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Mediation to Stay Married – A Technique with Promise

by Laurie Israel
June 2007 Laurie  Israel
There is a veil of silence that surrounds every married couple. Spouses express loyalty by not complaining about their partner or their marriage. People feel ashamed if other people know there are problems in their marriage. People often feel that they are the only ones with an imperfect marriage. The truth is that every marriage is complex and every marriage is a blend of the imperfect, the perfect, and everything in between.

Often people want to bail out when the going gets tough. People in long-term marriages know that if that happened, there would be no one left standing in long-term marriages. What should one do during those times of discomfort in a marriage?

Learn to Make Your Marriage Work

People use books and take classes to learn everything – how to kayak, how to use a computer program, how to paint with oils – the list is endless. A marriage is one of the most important aspects of one’s life. And yet when a marriage is suffering and needs to be fixed, people do not tend to seek the knowledge and education that would help put the marriage back on the right track.

Many married couples actively address problems in their marriage by seeking individual and/or marital counseling at strategic times. This is a very good thing and provides tools for communication and change. Books can also help. I highly recommend George Pransky’s The Relationship Handbook for spousal reading, chapter by chapter, in bed before going to sleep. Pransky is a PhD psychologist, and the book describes a positive and workable approach to addressing marital problems.

How Mediation to Stay Married Began

I worked for many years as a divorce lawyer and divorce mediator, seeing couples who had assumed and decided that their marriages were irreparably broken. Many of these people had taken irrevocable steps towards divorce – moving in with other partners, expressing words of bitterness or taking negative actions that could not be taken back. I diligently worked to make the divorce as fair, and dignified as possible.

I began to wonder, why can’t my skills as a divorce lawyer/mediator help people stay in their marriages? I began to write about marriage and divorce. (See articles on my website by following the link below) People are starting to contact me to help them stay in their marriages.

A Lawyer/Mediator Can Help

Lawyer/Mediators have a special set of skills that can help a couple work through their problems. The first of these is dispute resolution skills. Lawyer/mediators know how to help people express themselves clearly (or translate an imperfect expression) by “reframing”, so that conflict can be clearly addressed. Sometimes parties can trade interests, so that a resolution provides more of what each party wants, and is no longer a “zero-sum” game. This can get people out of fixed positional bargaining and can lead to new openings in their interactions. A lawyer/mediator can sometimes help people find solutions that they did not think of.

Why a Lawyer

Lawyers (especially divorce lawyers) tend to be very conversant in business and financial matters. They have to be to do this work. This expertise can often help a couple in trouble.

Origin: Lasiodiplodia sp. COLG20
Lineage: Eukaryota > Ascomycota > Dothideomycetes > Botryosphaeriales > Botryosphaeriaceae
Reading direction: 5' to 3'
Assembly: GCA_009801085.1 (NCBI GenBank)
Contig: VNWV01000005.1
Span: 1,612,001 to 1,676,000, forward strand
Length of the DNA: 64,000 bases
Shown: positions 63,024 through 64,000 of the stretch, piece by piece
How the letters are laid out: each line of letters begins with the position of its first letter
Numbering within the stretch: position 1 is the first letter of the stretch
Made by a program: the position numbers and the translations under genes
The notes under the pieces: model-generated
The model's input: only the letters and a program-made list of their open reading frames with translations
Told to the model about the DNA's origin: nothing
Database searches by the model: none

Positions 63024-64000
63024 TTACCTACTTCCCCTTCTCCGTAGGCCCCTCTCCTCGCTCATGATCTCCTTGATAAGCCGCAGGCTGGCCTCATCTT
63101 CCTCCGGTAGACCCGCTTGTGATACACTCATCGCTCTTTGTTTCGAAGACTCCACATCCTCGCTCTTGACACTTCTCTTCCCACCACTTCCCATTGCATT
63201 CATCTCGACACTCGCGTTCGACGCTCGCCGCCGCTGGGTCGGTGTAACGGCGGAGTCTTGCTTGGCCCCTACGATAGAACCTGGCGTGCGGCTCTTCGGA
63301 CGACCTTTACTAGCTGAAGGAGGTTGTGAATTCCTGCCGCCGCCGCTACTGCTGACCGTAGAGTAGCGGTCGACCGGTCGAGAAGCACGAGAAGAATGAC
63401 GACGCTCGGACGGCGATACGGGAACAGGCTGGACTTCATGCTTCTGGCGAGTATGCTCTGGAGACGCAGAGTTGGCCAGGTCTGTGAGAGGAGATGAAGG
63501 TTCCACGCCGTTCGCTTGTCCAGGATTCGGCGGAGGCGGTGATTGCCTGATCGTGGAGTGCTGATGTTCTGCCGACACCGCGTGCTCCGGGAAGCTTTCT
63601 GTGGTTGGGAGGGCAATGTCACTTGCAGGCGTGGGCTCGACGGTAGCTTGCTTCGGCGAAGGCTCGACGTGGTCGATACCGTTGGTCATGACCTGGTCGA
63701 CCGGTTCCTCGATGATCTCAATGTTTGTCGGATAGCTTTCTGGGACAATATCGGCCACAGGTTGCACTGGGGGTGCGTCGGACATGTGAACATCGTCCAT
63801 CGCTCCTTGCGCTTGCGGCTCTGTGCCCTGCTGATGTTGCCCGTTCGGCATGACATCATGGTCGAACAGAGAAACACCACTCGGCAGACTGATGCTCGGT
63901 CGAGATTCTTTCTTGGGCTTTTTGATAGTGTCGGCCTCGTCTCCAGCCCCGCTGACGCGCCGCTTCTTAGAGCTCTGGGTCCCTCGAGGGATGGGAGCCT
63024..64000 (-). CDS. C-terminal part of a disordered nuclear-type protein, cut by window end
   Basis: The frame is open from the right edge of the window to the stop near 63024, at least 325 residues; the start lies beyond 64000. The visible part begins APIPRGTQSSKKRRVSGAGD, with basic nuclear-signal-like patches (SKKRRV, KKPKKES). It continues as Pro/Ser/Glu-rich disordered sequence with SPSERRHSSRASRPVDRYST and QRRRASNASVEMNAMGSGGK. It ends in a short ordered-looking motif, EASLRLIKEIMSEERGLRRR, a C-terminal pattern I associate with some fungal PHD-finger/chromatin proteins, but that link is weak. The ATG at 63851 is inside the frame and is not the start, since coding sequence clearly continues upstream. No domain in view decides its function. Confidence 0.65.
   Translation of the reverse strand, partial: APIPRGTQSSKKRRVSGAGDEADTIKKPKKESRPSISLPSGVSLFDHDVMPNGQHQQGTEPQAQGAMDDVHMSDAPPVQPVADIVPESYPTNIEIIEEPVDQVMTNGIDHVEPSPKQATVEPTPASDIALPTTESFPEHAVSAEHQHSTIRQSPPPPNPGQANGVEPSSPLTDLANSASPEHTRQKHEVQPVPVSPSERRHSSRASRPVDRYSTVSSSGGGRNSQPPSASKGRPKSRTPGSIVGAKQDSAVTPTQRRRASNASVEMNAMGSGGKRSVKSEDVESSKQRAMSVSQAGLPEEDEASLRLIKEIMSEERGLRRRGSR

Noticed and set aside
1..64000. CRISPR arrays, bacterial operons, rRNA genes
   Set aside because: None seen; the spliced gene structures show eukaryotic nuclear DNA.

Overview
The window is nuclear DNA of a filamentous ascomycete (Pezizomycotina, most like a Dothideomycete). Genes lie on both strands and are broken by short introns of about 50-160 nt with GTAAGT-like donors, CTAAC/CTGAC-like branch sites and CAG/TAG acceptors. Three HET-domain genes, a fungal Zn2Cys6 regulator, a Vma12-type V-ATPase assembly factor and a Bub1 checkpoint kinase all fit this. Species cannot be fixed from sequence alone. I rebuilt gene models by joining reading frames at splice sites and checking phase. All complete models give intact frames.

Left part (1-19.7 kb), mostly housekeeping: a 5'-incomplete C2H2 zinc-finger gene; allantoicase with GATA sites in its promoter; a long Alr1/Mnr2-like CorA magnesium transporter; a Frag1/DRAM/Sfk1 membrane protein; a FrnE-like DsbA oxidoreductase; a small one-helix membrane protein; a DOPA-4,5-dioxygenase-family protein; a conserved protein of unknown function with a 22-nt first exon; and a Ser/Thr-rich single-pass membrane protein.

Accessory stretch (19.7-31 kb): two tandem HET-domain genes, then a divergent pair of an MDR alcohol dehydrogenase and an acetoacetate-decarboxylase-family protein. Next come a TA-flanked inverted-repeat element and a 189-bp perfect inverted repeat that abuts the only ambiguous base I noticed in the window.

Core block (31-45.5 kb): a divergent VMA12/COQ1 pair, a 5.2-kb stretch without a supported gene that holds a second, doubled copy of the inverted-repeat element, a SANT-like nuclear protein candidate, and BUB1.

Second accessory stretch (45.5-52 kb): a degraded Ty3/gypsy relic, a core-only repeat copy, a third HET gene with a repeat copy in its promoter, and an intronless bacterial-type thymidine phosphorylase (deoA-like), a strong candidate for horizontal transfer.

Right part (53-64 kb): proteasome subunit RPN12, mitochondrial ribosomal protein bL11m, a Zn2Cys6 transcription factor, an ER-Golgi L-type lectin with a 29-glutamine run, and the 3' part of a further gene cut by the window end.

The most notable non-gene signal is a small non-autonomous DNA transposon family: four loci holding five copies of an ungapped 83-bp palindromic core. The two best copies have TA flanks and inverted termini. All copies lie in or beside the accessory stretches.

Many marital problems (especially in longer marriages) deal with financial concerns. For instance, there may be a devastating business reversal, illness, or job loss. There may be children of previous marriages, and concerns about making sure they have an inheritance after one’s death. Or the parties may not be able to appreciate the contributions the other brings into the marriage, some of which might be non-monetary.

Lawyer/mediators can help a couple work through these problems, and in some cases, write agreements (“Postnuptial Agreements”) and/or estate planning documents that will help the couple move forward and alleviate some of the conflict.

Mediation to Stay Married

Mediation to Stay Married offers couples a safe place to work their way through sustaining their marriage. It’s voluntary, neutral, and non-adversarial, and led by an attorney/mediator who will help define areas of conflict for mutual solutions. In a non-threatening and comfortable setting, the mediator will set the stage for frank discussions. If the mediator is an attorney, the parties will have the benefit of legal insights into their problems. The negotiations and understandings may or may not result in a written agreement. This is totally up to the couple. In any event, it can be a step forward in mutual understanding and respect, and may let a marriage live to see a new day.

Biography


Laurie Israel is a lawyer/mediator who works in the areas of collaborative divorce, divorce mediation, divorce negotiation, prenuptial agreements and postnuptial agreements. A significant part of her mediation practice is mediating prenuptial agreements and she has written extensively on this subject. Laurie has published articles on prenups in The New York Times and in the Wall Street Journal, as well as in The Huffington Post. Laurie is the author of the forthcoming book, "The Generous Prenup: How to Create a Prenuptial Agreement That Supports Your Marriage. " Laurie also helps people who wish to stay married through providing marital mediation and is a frequent presenter on this topic, giving trainings to mediators around the country. Laurie is a former board member of the Massachusetts Council on Family Mediation and of the Massachusetts Collaborative Law Council. She is a founder and a managing partner of Israel, Van Kooy & Days, LLC in Brookline, Massachusetts. Laurie writes regularly for The Huffington Post on marriage, divorce, mediation and other topics.

 



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